It is interesting to note that, contrary to Judge Brown’s decision, which is not binding outside of Loudoun County, Virginia, some of the same jurisdictions that refused to accept proffer amendment applications did permit rezonings without any other owner’s consent to change the proffer.  It appears that Judge Brown would find that position inappropriate as it would have, in effect, revised the proffer, regardless of how such revision occurred.


The Virginia Municipal League, the Virginia Association of Counties, the Virginia Bar Association, the Home Builders Association of Virginia, the Hampton Roads Association for Commercial Real Estate, and many other interested groups began to notify their members of this new development.  The issue of property owners having vested rights in another owner’s property was troubling, and, some argued, unwarranted by existing law.  The potentially far-reaching impact of this ruling becomes obvious in a mixed use community where one single lot or condominium unit owner could veto any change in the proffers for a commercial area on the other side of the development simply because the properties were zoned as part of the same case.  Recent rezoning applications have included attempts to get around this issue by, for example, (a) dividing cases so that varying uses (single family residential, multi-family residential, office, and business) were filed under separate cases so that one user could not veto a future change, (b) proffers that permit future amendments without permission from any other lot owner, and (c) restrictive covenants granting a developer a power-of-attorney to grant permission to amend the proffers for any lot. 


Many of these same associations and developers approached the Virginia General Assembly with a request to amend the applicable Virginia Code provisions to permit a proffer amendment without approval from any other lot owner as long as appropriate notice is provided.  This amendment to Virginia Code Section 15.2-2302 can be found at  House Bill 326 was passed by the Senate on February 24, 2012 (37-0-1) and by the House on February 28, 2012 (98-0) and now awaits the expected signature of the Governor.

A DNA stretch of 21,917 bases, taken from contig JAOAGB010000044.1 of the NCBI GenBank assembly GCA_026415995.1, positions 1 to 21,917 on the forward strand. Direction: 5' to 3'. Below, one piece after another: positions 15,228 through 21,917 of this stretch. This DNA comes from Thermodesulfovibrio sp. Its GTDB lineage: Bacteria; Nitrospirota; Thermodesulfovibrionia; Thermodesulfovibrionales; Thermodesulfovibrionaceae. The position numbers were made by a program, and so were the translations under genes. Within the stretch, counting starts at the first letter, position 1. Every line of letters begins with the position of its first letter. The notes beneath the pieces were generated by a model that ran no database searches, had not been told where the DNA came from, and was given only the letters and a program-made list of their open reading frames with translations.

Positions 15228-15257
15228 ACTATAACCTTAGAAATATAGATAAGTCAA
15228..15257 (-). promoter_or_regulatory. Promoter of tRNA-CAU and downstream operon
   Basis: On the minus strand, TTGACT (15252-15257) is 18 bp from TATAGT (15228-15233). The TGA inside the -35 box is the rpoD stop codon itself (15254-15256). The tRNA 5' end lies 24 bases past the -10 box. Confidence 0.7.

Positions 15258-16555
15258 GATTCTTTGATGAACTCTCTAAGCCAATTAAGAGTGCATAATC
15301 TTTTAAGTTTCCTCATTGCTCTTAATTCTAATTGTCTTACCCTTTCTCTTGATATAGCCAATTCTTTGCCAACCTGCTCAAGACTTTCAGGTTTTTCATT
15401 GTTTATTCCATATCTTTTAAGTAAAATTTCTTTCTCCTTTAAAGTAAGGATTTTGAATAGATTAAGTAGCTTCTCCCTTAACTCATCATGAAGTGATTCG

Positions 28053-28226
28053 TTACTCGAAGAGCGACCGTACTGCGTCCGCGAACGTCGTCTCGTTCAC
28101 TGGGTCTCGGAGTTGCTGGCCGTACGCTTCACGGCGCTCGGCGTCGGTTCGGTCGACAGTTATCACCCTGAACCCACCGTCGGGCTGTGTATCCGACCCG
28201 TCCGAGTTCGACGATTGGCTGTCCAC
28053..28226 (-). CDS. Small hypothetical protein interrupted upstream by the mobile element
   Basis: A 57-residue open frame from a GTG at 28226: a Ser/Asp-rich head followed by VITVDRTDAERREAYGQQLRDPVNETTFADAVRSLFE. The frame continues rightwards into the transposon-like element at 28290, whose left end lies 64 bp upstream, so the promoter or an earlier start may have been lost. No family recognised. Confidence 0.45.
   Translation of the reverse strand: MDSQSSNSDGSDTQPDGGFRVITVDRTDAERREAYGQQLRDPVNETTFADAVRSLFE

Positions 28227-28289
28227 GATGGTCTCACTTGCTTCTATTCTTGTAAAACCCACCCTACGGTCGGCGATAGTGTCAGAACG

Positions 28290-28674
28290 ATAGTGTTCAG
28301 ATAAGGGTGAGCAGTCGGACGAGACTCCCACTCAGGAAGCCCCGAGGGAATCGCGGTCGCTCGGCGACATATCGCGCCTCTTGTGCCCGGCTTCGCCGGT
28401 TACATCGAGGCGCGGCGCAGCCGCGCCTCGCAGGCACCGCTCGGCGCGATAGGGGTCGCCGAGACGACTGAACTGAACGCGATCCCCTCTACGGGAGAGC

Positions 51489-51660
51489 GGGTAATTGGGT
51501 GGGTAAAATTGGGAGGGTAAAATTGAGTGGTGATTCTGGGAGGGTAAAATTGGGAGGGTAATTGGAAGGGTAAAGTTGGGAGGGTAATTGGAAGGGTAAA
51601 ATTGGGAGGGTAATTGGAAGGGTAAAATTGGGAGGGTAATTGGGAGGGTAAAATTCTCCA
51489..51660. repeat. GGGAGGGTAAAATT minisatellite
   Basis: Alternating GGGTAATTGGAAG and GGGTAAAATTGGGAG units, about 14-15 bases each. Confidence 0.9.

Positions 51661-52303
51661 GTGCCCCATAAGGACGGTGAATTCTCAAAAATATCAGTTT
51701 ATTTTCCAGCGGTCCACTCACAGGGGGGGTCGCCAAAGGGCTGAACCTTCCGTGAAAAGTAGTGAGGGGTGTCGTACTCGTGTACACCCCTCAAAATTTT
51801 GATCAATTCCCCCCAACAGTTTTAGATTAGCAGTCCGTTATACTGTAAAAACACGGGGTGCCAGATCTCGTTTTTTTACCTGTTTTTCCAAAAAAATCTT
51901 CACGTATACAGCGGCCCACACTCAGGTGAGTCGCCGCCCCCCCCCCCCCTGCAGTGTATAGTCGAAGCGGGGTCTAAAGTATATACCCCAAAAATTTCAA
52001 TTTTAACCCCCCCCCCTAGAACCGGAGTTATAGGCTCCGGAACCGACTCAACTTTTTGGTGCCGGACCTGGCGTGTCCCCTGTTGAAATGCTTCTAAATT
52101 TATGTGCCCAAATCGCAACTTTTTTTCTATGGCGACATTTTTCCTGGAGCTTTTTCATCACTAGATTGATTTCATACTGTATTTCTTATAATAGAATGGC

Without digging into the merits of either side’s position on this issue, numerous lessons can be learned from this case.  Long Lane could have avoided this entire issue had it not relied on the Town of Leesburg to protect its rights.  In such a situation, when purchasing land that is a part of a larger tract subject to proffered conditions, it is always a good idea to obligate the other property owners by using private agreements to enforce the obligations in the proffered conditions.  A locality may, but is not obligated to, enforce the proffered conditions, and, as can be seen with the Town of Leesburg, those proffered conditions may change.  If those obligations are critical to the success of your project, you need to control the enforcement of those obligations rather than relying on the locality to do so.  It is also telling that a simple case, in a local circuit court, can have such an impact on the state of real estate development throughout the entire Commonwealth.  On such occasions, it not only is important for the non-prevailing party to preserve its rights of appeal, but also for others to look to legislative change to respond accordingly. 


For more information about this topic, please contact Andrew M. Condlin at 804.420.6457 or or any member of the firm’s Financial Services & Real Estate team.